WP: Ryan Madson (5-4) (I KNEW the Brewers should have picked up Madson); LP: Josh Hader (1-2); Save: Sean Doolittle (17), Home runs: Michael Taylor (13)
The Milwaukee Brewers’ bullpen couldn’t hold this one, and the bats couldn’t rescue the bullpen, so tonight the Brewers fell 3-2 to the Nationals. In the process they wasted Brandon Woodruff’s best start of his young career, and the most Cardinal-esque go-ahead run you’ll ever see.
Woodruff worked seven innings and was only threatened one time. His lone walk, leading off the fourth, came around to score when the Nats followed with two singles. And those were the only two hits Brandon allowed, along with a hit batter. That fourth inning could have been worse but Daniel Murphy’s base hit to center with Howie Kendrick on second turned into an out. Kendrick held on the liner and jogged into third. Jonathan Villar, making his second straight start in center, lollygagged his throw in and Murphy took off for second with nobody covering there. But he was out by a mile, despite his ninja kick to shortstop Eric Sogard’s head.
Milwaukee tied it up immediately in the bottom of the inning. Washington starter Max Scherzer had retired the first nine in order, but a liner off of the back of his back leg seemed to cause increasing discomfort as the game progressed. Sogard got the Brewers’ first hit on a single to center and came around to score on a double down the rightfield line from Eric Thames.
Scherzer worked around a walk to Neil Walker one out later to escape the inning with a 1-1 tie. He would work the fifth, but only struck out two on the night and left after that inning.
The Brewers’ magic run came in the bottom of the sixth, off of Oliver Perez. The lefty walked two of the first three he faced, but unfortunately they bracketed a double play ball from Shaw. But with Walker on first and two down Stephen Vogt chopped one just over a leaping Ryan Zimmerman at first (Zimmerman was in holding the runner), and then Daniel Murphy tried to run it down, only to tip the ball and have it roll even more slowly down the right field line. Jason Werth bobbled it down the line and Murphy came all the way around for a 2-1 lead. Villar followed with a nubbed infield hit to put runners on the corners, but Hernan Perez struck out to end the sixth.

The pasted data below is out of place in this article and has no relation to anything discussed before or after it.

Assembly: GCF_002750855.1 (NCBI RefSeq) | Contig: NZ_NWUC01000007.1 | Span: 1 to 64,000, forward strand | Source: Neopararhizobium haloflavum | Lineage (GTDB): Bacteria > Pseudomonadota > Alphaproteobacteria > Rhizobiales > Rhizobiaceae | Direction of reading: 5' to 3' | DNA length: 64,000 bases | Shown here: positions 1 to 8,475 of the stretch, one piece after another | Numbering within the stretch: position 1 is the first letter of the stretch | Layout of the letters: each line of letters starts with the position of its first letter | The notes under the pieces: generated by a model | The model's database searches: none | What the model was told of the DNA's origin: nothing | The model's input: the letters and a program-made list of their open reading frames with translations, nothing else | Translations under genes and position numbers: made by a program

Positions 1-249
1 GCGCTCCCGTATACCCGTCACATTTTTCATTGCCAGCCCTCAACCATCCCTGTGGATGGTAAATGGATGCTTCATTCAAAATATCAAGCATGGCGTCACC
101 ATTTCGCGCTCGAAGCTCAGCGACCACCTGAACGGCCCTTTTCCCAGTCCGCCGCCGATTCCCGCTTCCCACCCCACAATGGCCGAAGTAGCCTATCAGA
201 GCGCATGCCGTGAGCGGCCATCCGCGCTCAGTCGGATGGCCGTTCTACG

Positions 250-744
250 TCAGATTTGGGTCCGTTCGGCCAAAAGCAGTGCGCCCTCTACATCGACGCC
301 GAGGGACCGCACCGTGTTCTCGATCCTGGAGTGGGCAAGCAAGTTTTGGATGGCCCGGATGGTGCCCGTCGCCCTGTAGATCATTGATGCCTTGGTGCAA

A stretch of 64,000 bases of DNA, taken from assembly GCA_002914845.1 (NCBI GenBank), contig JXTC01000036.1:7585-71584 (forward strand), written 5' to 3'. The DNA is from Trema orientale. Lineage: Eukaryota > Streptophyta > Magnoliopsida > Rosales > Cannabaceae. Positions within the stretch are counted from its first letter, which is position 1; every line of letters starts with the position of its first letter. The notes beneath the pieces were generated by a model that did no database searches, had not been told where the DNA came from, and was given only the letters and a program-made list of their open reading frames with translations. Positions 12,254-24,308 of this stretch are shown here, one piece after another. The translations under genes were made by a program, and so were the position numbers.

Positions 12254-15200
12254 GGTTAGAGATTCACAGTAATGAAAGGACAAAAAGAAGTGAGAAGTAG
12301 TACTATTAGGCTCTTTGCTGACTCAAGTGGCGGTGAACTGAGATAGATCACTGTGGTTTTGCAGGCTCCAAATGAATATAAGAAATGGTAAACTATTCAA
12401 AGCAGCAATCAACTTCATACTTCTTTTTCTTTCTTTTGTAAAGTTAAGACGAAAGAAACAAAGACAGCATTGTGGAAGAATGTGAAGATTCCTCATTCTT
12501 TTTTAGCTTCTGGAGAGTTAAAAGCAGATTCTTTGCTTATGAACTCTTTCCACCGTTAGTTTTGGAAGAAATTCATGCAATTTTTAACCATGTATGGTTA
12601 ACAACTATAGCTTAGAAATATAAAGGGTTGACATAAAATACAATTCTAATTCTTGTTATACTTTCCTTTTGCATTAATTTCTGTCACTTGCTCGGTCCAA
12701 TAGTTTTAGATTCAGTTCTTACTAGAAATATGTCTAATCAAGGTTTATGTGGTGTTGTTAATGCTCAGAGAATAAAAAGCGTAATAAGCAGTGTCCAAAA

Vogt’s hit was the last the Brewers’ would garner until their were two down in the bottom of the ninth.
Woodruff was lifted for a pinch hitter in the bottom of the seventh, ending his day with two hits allowed in seven innings, the one run, one HBP, and eight strikeouts. He looked much more poised and in control of his stuff than in his three previous starts.
Alas, it was not to be. Nationals center fielder Michael Taylor pulled Josh Hader’s first pitch of the top of then eighth well into the seats in left, and a single, popped up bunt, and RBI double from Trey Turner gave the Washington Baseball Club the lead with just one down. It wasn’t Hader’s night; his velocity was down, and the Nationals were hitting him hard (except for the popped up sac bunt attempt). Jacob Barnes got the last two out in the eighth, and the Brewers had two more cracks at it.
A one two three eighth was followed by a one two ninth before Perez lined a single between third and short. Pinch hitters Ryan Braun (pop out to first) and Jesus Aguilar made those two outs. Manny Pina pinch hit for Maverick Phillips and gave us, the team, and the bench a glimmer of hope with a deep drive to center that Taylor pulled in at the wall, ending the game.
The loss drops the Milwaukee Nine 41⁄2 back of the Cubs, 12-10 winners over Atlanta today. Arizona beat the Rockies 4-2; the Brewers remain 11⁄2 back of Colorado in the race for the final wild card spot.
The finale of the four game set comes tomorrow with Washington playing their last game at Miller Park this year...unless...
Washington (82-53) sends out veteran Edwin Jackson (5-3, 3,33 ERA...really?) to face lefty Brent Suter (2-2, 3.79).